Reference Library – England – West Sussex
Mrs Lunn, 56, hailed as the rock of her family, was killed when the automatic gate toppled on the much-loved grandmother at her home in Blofield Heath, near Norwich. Mrs Lunn was killed in the horror incident at her own house just weeks after the gate was set up. The freak accident was a wholly preventable tragedy , the court heard.
Jill Lunn was killed when the automatic gate toppled on her (Image: ARCHANTKellyA2)
Churchyard, of Norwich, was jailed at the city s crown court. He was also convicted of an offence under the Heath and Safety at Work Act at a separate trial. Churchyard worked for Automated Garage Doors and Gates Ltd when the tragedy happened.
The company also admitted three counts of failing to comply with a requirement under the Supply of Machinery (Safety) regulations and was fined 12,000. Churchyard fitted the huge gate, which weighed about a third of a tonne, in March 2013. But it didn t have any failsafe stopping devices to prevent it falling if it was operated manually, the court heard.
On the fatal day Mrs Lunn pulled into her drive, with her grandchild in the car, and tried to close the gate using the remote control. It wouldn t work so she tried to shut the gate manually. It fell straight on top of Mrs Lunn and crushed her to death on April 17, 2013.
Andrew Jackson, prosecuting, said the tragedy could have easily been prevented by a stopping device either to the gate or to the track upon which the gate ran. Mr Jackson branded the devastating tragedy wholly preventable .
The gate at her home in Blofield Heath, near Norwich (Image: James Bass)
In an impact statement read in court, Mrs Lunn s grief-stricken family said her death had left them devastated . They said they felt cheated she had died in such a terrible way and were still struggling to come to terms with the tragedy.
But her daughter said they felt the person most cheated was Mrs Lunn herself as she had so much more living to do . Jailing Churchyard, Judge Stephen Holt said it was an awful tragedy as he stressed: There are no winners. Judge Holt said the family s raw, emotion-charged impact statement was heartbreaking .
He said the case crossed the custody threshold and he had no alternative but to jail Churchyard, whose own family left the court in tears. Anthony Potter, defending, said he had never got over what happened. Mr Potter said: He has continued to think about what happened to Mrs Lunn on a daily basis.
It s had an effect on his health.
Her family said they felt cheated she had died in such a terrible way and were still struggling to come to terms with the tragedy (Image: James Bass)
He said Churchyard, who worked for the company for 20 years, has now left and become a long-distance lorry driver. Mr Potter said: He will not return to this kind of work in the future. Philip Hackett, QC for the company, offered their profound regret and apologised for their failings.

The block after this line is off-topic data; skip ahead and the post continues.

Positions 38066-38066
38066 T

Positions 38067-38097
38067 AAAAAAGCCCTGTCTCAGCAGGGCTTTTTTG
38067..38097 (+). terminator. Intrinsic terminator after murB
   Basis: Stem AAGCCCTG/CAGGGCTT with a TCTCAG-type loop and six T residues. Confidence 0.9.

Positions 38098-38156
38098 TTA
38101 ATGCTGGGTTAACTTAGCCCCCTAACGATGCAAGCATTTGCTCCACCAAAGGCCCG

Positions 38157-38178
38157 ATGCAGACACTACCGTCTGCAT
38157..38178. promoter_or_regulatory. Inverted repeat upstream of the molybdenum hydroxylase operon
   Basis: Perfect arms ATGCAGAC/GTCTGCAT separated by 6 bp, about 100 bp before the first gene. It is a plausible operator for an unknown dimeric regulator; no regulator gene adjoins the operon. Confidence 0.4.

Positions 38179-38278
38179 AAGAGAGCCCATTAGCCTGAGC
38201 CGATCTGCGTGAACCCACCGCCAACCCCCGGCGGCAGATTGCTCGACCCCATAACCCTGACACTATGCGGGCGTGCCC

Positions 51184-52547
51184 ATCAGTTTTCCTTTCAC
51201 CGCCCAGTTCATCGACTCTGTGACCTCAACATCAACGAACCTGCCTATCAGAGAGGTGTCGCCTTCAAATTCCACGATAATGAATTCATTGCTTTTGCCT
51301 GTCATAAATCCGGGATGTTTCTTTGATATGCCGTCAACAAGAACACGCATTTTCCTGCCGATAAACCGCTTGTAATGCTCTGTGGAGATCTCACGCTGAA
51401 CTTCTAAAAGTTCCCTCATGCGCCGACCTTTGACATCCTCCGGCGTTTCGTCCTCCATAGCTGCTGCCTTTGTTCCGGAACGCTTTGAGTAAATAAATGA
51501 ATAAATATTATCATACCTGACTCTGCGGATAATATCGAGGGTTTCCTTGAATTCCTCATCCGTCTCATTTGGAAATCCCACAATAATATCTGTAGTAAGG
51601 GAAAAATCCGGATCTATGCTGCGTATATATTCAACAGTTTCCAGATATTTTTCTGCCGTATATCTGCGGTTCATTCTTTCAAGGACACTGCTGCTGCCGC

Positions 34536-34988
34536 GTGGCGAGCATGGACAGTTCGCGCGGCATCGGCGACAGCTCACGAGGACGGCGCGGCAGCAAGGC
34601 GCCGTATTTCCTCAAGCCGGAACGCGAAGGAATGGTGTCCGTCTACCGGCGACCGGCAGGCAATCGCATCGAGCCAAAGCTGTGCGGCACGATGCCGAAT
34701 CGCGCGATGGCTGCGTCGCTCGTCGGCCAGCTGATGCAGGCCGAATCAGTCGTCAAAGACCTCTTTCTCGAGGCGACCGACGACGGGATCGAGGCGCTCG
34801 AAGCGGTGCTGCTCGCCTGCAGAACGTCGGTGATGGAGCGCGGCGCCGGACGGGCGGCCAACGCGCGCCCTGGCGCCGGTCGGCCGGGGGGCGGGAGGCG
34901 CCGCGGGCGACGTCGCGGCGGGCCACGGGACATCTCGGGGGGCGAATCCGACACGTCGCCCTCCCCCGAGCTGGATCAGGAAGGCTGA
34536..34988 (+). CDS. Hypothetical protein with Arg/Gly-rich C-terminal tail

But Mr Hackett said following the tragedy every single installation by the firm was inspected and there was no other failure. He said: It is still completely inexplicable what actually happened on this occasion. Mr Hackett said the company was a small family enterprise, had pleaded guilty at the earliest opportunity and fully co-operated with police.
Afterwards Det Sgt Darren Reade, of Norfolk Police, said: Jill s death should never have happened.
If Churchyard had undertaken all the safety work expected of him then she would have been protected from the gate breaking in such a way.
I hope that this outcome prevents a similar tragedy from happening in the future. Mrs Lunn s loved ones told the court that four generations of their family had been shattered by her death. They said in a statement: The sudden loss of our perfectly healthy, beautiful, loving 56-year-old mother, sister, daughter and Nana has taken its toll emotionally physically and financially on the whole family.
Mrs Lunn s loved ones told the court that four generations of their family had been shattered by her death (Image: James Bass)
Our Mum was our rock, the hub of our family.
She was the most loving and caring person you could ever meet.
If there was a competition for best Mum and Nana she would have won hands down.
They said they thought fitting gates to Mrs Lunn s home would keep the family safe.
Unfortunately, this was not to be the case and in fact totally the opposite, they said.
The day our Mum died a big chunk of who we are, what we lived for and our ability to care and love was taken away from us. After the case a shocked safety expert said the industry must learn a lesson from the tragedy. Health and Safety Executive inspector Edward Crick said: This case is a stark demonstration of what happens when companies do not comply with the relevant legislation relating to the safety of machinery.
The industry must learn from the tragic death of Jill Lunn so no other family suffers the same loss.